Our first pick for the Canadian Living Book Club is The Girls, by Canadian author Lori Lansens. The Girls tells the story of conjoined twins Rose and Ruby Darlens and their lives and loves. (Click here to read an excerpt from the book.) We chatted with Lansens about her novel and her writing process.
Canadian Living: What, if anything, do you think makes this novel Canadian?
Lori Lansens: I'm not sure how to identify a novel as Canadian. I was born and raised in Canada -- so the geography and character of the country are on my spiritual hard drive and thus filtered through my work. The story of The Girls is set in southwestern Ontario. Rose and Ruby Darlen, because they live in border territory, are hugely influenced by America and have an interesting frame of reference for their Canadian identities.
CL: What is your favourite scene in The Girls?
LL: My favourite scene in The Girls is a crucial chapter, near the end of the book, where Rose Darlen finally has the courage, and the opportunity, to ask quietly (and privately) for a thing that she has wanted all her life. A kiss. The kiss is symbolic for Rose, not just a wish before dying, but a tearing down of a wall.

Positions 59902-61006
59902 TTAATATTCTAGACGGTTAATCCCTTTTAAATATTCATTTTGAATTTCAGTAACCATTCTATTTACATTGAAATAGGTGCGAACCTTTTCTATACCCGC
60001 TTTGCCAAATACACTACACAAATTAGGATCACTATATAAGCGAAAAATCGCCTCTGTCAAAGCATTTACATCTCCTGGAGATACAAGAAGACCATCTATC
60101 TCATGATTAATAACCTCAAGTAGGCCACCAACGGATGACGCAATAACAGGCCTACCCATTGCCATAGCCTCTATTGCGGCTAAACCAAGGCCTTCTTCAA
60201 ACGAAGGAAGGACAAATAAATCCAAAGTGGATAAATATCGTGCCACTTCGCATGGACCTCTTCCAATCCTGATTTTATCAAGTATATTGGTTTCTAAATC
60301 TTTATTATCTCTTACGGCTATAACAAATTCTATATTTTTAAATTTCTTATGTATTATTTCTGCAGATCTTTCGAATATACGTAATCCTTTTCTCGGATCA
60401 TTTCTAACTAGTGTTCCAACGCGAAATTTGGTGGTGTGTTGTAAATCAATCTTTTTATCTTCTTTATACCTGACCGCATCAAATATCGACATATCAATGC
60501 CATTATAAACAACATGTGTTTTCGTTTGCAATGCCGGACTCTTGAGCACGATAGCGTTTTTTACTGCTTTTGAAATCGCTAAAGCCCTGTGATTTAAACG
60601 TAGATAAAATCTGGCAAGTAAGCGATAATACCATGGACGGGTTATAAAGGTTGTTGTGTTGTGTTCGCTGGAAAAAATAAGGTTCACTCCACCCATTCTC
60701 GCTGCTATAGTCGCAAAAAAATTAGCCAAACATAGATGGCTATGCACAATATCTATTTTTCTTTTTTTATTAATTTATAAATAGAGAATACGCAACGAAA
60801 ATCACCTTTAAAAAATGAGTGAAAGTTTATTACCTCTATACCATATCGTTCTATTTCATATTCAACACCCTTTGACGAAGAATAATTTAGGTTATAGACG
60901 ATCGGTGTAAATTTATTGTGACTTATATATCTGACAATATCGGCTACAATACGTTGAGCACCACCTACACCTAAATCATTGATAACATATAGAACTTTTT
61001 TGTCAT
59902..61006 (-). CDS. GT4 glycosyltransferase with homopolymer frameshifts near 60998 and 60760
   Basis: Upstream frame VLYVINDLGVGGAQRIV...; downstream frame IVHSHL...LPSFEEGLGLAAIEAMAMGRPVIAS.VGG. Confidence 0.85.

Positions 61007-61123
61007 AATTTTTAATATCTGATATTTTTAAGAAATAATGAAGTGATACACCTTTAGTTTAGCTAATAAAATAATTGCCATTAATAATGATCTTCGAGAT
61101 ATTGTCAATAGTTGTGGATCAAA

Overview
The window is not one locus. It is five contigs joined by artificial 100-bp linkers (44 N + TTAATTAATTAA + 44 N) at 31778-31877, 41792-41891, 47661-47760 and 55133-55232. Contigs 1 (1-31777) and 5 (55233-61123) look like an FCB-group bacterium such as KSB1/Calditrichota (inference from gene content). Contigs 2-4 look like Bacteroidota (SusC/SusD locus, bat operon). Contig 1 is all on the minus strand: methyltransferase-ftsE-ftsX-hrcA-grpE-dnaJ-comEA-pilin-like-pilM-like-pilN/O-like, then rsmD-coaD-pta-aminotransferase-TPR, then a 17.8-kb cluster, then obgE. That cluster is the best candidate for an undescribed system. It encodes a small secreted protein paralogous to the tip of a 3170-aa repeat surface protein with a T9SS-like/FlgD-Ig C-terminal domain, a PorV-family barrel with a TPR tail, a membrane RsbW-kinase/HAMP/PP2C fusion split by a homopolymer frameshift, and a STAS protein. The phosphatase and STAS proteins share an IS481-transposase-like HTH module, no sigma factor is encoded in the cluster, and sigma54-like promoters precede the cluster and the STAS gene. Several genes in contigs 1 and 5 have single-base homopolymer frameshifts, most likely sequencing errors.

CL: Why did you choose to make Rose and Ruby joined at the head?
LL: Craniopagus twins are among the rarest of conjoined twins, and perhaps one of the most visually dramatic. The girls can't look at each other, except in mirrors, yet their intimacy is complete. There is a natural tendency among people, because of the nature of their conjoinment, to imagine that Rose and Ruby's thoughts and minds are one, but of course they're not. For me, the cranial conjoinment was the most striking. I also wanted to juxtapose Ruby's beautiful face with Rose's distorted features. And Rose's strong body with Ruby's weak one.
CL: How do you think the story would have changed if they had been joined in another way -- say, at the torso?
LL: I think that the girls would have had to fight less fiercely to be seen as individuals. Perhaps they would have struggled less with their own identities and might not have developed into the very different women they become.